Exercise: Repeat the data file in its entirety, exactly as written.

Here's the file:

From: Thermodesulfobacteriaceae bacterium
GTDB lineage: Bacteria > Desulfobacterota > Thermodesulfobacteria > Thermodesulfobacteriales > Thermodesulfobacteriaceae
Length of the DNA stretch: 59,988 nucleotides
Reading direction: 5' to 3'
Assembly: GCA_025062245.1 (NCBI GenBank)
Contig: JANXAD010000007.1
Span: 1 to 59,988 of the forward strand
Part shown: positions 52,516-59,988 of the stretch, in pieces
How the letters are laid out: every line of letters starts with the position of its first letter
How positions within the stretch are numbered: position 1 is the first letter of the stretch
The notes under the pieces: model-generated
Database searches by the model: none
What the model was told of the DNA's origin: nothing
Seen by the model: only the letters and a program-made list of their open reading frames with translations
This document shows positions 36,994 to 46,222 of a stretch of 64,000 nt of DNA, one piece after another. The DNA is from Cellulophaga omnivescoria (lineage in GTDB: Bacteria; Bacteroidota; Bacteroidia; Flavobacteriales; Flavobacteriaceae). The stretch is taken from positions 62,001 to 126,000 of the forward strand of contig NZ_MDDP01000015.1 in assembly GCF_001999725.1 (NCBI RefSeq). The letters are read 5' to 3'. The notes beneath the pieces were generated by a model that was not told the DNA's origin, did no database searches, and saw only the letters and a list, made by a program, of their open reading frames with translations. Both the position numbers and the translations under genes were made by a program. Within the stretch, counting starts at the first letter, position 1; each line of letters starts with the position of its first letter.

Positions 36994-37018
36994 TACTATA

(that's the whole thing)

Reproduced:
From: Thermodesulfobacteriaceae bacterium
GTDB lineage: Bacteria > Desulfobacterota > Thermodesulfobacteria > Thermodesulfobacteriales > Thermodesulfobacteriaceae
Length of the DNA stretch: 59,988 nucleotides
Reading direction: 5' to 3'
Assembly: GCA_025062245.1 (NCBI GenBank)
Contig: JANXAD010000007.1
Span: 1 to 59,988 of the forward strand
Part shown: positions 52,516-59,988 of the stretch, in pieces
How the letters are laid out: every line of letters starts with the position of its first letter
How positions within the stretch are numbered: position 1 is the first letter of the stretch
The notes under the pieces: model-generated
Database searches by the model: none
What the model was told of the DNA's origin: nothing
Seen by the model: only the letters and a program-made list of their open reading frames with translations
This document shows positions 36,994 to 46,222 of a stretch of 64,000 nt of DNA, one piece after another. The DNA is from Cellulophaga omnivescoria (lineage in GTDB: Bacteria; Bacteroidota; Bacteroidia; Flavobacteriales; Flavobacteriaceae). The stretch is taken from positions 62,001 to 126,000 of the forward strand of contig NZ_MDDP01000015.1 in assembly GCF_001999725.1 (NCBI RefSeq). The letters are read 5' to 3'. The notes beneath the pieces were generated by a model that was not told the DNA's origin, did no database searches, and saw only the letters and a list, made by a program, of their open reading frames with translations. Both the position numbers and the translations under genes were made by a program. Within the stretch, counting starts at the first letter, position 1; each line of letters starts with the position of its first letter.

Positions 36994-37018
36994 TACTATA